Metaphors in Business Applications: Modelling Subjectivity Through Emotions for Metaphor Comprehension

Metaphors in Business Applications: Modelling Subjectivity Through Emotions for Metaphor Comprehension

Sunny Rai, Shampa Chakraverty, Devendra Kumar Tayal
Copyright: © 2021 |Pages: 20
DOI: 10.4018/978-1-7998-4240-8.ch006
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Commercial advertisements, social campaigns, and ubiquitous online reviews are a few non-literary domains where creative text is profusely embedded to capture a viewer's imagination. Recent AI business applications such as chatbots and interactive digital campaigns emphasise the need to process creative text for a seamless and fulfilling user experience. Figurative text in human communication conveys implicit perceptions and unspoken emotions. Metaphor is one such figure of speech that maps a latent idea in a target domain to an evocative concept from a source domain. This chapter explores the problem of computational metaphor interpretation through the glass of subjectivity. The world wide web is mined to learn about the source domain concept. Ekman emotion categories and pretrained word embeddings are used to model the subjectivity. The performance evaluation is performed to determine the reader's preference for emotive vs non emotive meanings. This chapter establishes the role of subjectivity and user inclination towards the meaning that fits in their existing cognitive schema.
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The growing significance of creative text in today’s digital world is indisputable. From interactive digital advertisements to ubiquitous product reviews, it has become imperative for business organizations to automatically process as well as generate novel creative constructs to engage users actively. A text is said to be creative or figurative if its intended meaning is different from its literal meaning. Metaphor, sarcasm, and irony are few such figurative speeches, used frequently in one’s daily communications on social media.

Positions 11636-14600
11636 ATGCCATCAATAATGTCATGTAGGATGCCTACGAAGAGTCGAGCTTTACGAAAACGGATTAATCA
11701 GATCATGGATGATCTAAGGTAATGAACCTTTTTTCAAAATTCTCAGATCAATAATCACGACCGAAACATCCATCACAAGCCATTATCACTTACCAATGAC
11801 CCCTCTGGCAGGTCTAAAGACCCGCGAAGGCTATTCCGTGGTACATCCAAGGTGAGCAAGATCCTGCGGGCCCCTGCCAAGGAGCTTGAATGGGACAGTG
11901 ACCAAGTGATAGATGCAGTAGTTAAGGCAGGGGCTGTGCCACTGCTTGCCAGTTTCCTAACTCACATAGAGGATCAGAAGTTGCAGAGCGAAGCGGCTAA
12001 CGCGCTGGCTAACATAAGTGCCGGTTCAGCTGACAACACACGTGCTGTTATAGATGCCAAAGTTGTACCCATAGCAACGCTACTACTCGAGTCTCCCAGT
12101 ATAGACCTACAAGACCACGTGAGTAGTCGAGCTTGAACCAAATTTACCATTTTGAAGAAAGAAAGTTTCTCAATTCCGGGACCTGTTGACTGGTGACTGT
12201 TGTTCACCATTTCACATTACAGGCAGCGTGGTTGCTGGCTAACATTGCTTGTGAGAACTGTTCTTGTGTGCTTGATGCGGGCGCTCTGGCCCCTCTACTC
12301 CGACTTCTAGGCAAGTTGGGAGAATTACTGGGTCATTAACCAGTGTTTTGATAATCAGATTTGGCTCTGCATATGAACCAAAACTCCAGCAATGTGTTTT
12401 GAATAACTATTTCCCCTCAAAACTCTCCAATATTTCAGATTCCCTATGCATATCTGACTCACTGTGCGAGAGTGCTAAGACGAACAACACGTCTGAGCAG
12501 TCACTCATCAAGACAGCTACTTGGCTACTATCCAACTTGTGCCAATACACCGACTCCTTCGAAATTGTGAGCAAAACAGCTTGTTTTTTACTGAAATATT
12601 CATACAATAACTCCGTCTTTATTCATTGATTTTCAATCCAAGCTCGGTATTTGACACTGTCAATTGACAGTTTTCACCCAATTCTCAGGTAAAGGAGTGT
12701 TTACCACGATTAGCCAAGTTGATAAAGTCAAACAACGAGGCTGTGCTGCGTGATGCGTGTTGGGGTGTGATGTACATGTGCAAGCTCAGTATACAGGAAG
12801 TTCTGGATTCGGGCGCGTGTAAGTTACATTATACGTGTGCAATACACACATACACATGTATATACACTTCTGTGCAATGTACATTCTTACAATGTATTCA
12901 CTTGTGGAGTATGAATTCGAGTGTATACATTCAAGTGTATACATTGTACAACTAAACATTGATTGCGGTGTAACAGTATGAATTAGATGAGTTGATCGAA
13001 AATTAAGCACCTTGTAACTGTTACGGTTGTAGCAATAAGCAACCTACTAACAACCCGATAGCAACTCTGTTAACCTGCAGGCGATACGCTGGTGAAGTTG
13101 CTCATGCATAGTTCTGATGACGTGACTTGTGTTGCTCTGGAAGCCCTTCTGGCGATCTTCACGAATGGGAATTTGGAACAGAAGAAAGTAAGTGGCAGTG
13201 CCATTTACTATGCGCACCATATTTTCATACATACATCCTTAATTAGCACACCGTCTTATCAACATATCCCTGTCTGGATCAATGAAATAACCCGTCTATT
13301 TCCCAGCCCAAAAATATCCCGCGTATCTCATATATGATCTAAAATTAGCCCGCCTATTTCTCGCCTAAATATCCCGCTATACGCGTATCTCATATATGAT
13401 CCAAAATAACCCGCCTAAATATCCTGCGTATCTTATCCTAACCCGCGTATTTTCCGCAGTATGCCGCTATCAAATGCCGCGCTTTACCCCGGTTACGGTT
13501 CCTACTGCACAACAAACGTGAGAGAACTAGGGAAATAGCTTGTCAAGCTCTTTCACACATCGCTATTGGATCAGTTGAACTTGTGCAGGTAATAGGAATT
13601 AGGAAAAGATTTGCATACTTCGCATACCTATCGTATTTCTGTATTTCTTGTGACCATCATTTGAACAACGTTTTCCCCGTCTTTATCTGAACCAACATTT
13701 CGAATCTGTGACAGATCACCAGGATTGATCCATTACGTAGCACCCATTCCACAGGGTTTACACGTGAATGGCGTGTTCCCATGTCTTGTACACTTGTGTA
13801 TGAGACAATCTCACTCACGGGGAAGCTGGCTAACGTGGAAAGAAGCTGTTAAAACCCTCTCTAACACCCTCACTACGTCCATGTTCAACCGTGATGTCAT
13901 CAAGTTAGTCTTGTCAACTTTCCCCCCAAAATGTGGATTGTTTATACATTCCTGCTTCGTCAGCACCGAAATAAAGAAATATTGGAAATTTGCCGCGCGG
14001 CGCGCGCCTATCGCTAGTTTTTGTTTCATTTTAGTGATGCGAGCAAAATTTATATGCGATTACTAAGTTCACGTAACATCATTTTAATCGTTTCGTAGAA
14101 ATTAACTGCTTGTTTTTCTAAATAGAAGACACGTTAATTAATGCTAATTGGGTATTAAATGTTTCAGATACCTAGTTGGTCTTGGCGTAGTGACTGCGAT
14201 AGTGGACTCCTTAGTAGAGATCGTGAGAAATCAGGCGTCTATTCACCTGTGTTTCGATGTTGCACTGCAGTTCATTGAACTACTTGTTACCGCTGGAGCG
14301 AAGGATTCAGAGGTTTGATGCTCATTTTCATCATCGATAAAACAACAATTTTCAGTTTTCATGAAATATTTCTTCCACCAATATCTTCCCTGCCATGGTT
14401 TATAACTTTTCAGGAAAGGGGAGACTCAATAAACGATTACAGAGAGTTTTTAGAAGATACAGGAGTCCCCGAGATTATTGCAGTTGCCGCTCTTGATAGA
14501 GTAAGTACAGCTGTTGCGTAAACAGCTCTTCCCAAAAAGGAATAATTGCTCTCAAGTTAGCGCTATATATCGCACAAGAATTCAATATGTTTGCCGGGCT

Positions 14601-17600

Today’s digital market, including Zomato, AirBnB and Amazon, has user’s ratings and product reviews at its core for product promotion. In fact, the popularity of a business model is often gauged by its mentions on social media platforms. A significant chunk of research work strives to accurately mine user’s opinion and brand perception in the market (Asur and Huberman, 2010; Zadeh and Sharda, 2014; Jurafsky et al., 2014). One of the major hurdles in processing online reviews is creative texts. Consider the following product reviews on Amazon to understand this point:

  • (1)

    “At first she was just there with no support. She sat in that hole with no protection. Shifting, jiggling not knowing what can happen. There has to be something I can do. I looked and search and what I found is the “Fabric Case” for Alexa. This is it! A support she will be happy to wear. No more accidental popping out, no more shifting and readjusting, she is finally safe.”

  • (2)